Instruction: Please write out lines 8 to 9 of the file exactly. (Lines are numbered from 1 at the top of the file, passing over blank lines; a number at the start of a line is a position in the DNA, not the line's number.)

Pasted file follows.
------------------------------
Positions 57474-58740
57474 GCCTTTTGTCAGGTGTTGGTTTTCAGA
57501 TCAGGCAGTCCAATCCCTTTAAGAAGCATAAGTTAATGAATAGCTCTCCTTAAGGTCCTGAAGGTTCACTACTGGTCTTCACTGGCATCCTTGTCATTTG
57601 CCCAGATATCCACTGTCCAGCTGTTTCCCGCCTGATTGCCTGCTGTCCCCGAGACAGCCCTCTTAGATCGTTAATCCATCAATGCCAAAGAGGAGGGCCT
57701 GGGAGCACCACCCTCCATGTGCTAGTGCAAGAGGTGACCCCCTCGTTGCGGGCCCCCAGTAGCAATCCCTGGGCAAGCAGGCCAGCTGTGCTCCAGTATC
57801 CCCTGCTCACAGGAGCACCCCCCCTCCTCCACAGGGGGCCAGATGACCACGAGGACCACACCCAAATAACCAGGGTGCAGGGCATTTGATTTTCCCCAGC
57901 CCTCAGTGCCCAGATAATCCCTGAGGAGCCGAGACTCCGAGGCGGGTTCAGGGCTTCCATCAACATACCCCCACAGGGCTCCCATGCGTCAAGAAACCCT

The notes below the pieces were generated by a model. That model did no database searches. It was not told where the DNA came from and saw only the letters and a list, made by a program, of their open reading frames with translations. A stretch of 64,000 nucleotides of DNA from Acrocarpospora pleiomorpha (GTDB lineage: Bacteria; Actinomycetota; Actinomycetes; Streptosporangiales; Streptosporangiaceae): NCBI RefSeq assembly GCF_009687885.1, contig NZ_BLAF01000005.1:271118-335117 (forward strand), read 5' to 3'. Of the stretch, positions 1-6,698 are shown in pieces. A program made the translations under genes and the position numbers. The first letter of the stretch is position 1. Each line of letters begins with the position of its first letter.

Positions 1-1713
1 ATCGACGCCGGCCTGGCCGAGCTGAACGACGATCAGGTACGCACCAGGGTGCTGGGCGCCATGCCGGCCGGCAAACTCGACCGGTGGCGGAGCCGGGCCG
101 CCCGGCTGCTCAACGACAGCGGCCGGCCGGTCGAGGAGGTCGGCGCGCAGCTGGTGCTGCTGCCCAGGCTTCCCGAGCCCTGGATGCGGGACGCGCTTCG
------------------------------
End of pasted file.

The notes below the pieces were generated by a model. That model did no database searches. It was not told where the DNA came from and saw only the letters and a list, made by a program, of their open reading frames with translations. A stretch of 64,000 nucleotides of DNA from Acrocarpospora pleiomorpha (GTDB lineage: Bacteria; Actinomycetota; Actinomycetes; Streptosporangiales; Streptosporangiaceae): NCBI RefSeq assembly GCF_009687885.1, contig NZ_BLAF01000005.1:271118-335117 (forward strand), read 5' to 3'. Of the stretch, positions 1-6,698 are shown in pieces. A program made the translations under genes and the position numbers. The first letter of the stretch is position 1. Each line of letters begins with the position of its first letter.

Positions 1-1713